The 1,000-mile Iditarod Trail Sled Dog Race ends in Nome, but it's not the only sporting event associated with springtime in the rural city. A basketball tournament also happens there each year.

Jerry Oliver and Lonnie O’Connor founded the Iditarod Basketball Classic in 1974. After O’Connor died in 1992, the contest was renamed the Lonnie O'Connor Iditarod Classic Basketball Tournament. 

The event began as a way to bring people in Nome together while they waited for the Iditarod teams to arrive. People could sometimes wait for days for the next musher to come in.

"The dog teams were so far apart back then," Oliver said.

While Oliver knew he could handle the basketball side of things, O'Connor was the public relations person who did most of the legwork.

There aren't many tournament records, however. "It was put together real quick," Oliver said.

The pair didn’t expect the tournament to grow like it has. It started with just eight teams, but ballooned to 71 in 1992, the year O’Connor died. In recent years, about 35–40 teams compete.

O'Connor's daughter and tournament committee member Kimberly Gooden says the decline in teams may be due to higher travel costs to get to Nome. Plus, the Alaska School Activities Association state high school basketball tournaments are happening and many families head to Anchorage to support their teams. 

Oliver doesn’t serve on the committee anymore. He stepped down 14 years ago to let some of the younger people take over. He still enjoys going to the tournaments each year, however.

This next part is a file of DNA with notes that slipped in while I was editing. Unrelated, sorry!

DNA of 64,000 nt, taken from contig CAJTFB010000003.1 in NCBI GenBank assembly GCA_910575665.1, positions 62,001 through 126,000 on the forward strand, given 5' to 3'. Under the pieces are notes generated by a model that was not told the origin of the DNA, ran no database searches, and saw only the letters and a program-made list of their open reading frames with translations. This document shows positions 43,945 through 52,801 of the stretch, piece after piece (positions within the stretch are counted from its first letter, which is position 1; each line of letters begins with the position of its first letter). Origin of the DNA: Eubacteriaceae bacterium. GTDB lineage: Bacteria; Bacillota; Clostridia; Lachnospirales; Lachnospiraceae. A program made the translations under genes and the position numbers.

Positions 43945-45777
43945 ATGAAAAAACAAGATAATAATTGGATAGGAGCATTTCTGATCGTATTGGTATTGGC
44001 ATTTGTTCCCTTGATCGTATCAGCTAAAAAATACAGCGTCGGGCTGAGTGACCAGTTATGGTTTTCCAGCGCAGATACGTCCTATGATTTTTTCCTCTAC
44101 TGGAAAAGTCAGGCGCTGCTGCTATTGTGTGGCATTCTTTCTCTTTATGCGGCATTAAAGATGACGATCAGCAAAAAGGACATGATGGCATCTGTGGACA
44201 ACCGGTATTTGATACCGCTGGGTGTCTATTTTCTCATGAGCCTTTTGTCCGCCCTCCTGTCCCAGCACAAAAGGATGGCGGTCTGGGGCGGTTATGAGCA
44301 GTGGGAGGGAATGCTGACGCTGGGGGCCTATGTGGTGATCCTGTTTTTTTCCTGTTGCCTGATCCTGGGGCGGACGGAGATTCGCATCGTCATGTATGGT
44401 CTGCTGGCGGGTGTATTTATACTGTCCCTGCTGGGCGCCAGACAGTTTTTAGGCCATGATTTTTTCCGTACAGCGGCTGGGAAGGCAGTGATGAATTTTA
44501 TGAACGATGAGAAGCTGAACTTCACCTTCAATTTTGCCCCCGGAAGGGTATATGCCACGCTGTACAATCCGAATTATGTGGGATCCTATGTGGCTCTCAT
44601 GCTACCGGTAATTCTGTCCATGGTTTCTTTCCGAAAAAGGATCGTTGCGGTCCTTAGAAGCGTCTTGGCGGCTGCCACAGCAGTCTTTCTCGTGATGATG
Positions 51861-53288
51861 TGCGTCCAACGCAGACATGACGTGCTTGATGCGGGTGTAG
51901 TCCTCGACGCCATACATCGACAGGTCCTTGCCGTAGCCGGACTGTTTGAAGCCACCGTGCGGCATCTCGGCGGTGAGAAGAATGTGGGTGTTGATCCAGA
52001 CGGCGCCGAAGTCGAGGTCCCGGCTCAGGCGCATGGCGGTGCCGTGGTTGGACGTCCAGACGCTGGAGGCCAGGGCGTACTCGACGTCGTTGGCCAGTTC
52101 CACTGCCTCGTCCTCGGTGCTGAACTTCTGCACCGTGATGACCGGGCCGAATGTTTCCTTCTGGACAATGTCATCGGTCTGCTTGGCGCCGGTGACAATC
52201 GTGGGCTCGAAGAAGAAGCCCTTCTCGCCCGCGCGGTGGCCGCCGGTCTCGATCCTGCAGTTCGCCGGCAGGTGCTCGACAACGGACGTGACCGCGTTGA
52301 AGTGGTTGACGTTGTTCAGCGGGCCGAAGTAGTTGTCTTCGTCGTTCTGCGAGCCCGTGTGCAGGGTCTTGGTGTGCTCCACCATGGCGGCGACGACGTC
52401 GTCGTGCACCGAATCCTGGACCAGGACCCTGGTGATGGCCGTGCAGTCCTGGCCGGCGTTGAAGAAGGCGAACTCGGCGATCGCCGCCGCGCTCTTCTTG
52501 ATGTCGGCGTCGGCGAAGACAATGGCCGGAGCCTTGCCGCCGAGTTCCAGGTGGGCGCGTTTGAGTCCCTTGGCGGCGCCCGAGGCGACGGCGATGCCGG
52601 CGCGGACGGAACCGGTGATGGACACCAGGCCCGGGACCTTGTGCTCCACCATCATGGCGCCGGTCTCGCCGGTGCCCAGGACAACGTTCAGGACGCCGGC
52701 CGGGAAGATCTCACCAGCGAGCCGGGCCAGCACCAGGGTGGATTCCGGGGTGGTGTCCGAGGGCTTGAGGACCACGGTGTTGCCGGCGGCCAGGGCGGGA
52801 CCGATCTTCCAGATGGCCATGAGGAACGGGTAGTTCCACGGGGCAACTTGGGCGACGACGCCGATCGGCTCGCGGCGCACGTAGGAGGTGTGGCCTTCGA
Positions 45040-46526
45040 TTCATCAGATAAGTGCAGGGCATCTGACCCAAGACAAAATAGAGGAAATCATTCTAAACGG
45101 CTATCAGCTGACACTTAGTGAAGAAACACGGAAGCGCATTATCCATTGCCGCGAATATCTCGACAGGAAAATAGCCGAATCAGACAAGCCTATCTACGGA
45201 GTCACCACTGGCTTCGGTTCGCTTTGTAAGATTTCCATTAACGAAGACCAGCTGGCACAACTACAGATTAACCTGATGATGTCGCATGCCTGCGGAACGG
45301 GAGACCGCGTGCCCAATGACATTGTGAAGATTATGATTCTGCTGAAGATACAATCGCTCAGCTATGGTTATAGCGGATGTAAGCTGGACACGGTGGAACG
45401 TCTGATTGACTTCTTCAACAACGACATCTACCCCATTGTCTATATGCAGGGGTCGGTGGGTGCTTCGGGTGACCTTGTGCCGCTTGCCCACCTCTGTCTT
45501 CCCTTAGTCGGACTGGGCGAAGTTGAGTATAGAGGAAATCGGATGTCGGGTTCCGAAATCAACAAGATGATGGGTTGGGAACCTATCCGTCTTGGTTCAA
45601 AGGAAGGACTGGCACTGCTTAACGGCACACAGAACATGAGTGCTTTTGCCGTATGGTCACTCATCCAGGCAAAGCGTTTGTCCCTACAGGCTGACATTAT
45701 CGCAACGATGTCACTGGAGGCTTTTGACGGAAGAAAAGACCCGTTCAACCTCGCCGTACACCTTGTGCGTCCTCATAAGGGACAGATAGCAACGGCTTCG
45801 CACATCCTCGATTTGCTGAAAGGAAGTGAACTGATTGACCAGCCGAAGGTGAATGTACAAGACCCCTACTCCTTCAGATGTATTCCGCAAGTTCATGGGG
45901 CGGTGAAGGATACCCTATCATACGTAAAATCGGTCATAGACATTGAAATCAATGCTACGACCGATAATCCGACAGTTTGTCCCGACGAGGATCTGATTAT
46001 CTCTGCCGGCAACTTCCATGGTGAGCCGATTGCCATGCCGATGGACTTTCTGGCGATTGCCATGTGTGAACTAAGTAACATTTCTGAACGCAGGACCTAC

Former NBA players, all-star college athletes and teams from out of state have all made the trip to Nome. Some of the biggest draws, though, are athletes from the villages.

"We have a lot of talented players that I think a lot of people don't see, being that the players are from the rural areas,” Gooden said.

The tournament receives help in the concession stands from Alaska Missions. Oliver says the group started helping a little over 10 years ago, which takes a lot of pressure off the committee members.

All of the money raised supports the program and goes back into the community. 

Another unique aspect of the tournament is that, instead of trophies, it gives out clocks as awards. Gooden says trophies just sit on the shelf and gather dust, whereas clocks get seen everyday.

Teams interested in participating in the 2020 tournament are asked to sign up on the Lonnie O'Connor Iditarod Classic Basketball Tournament Facebook Page

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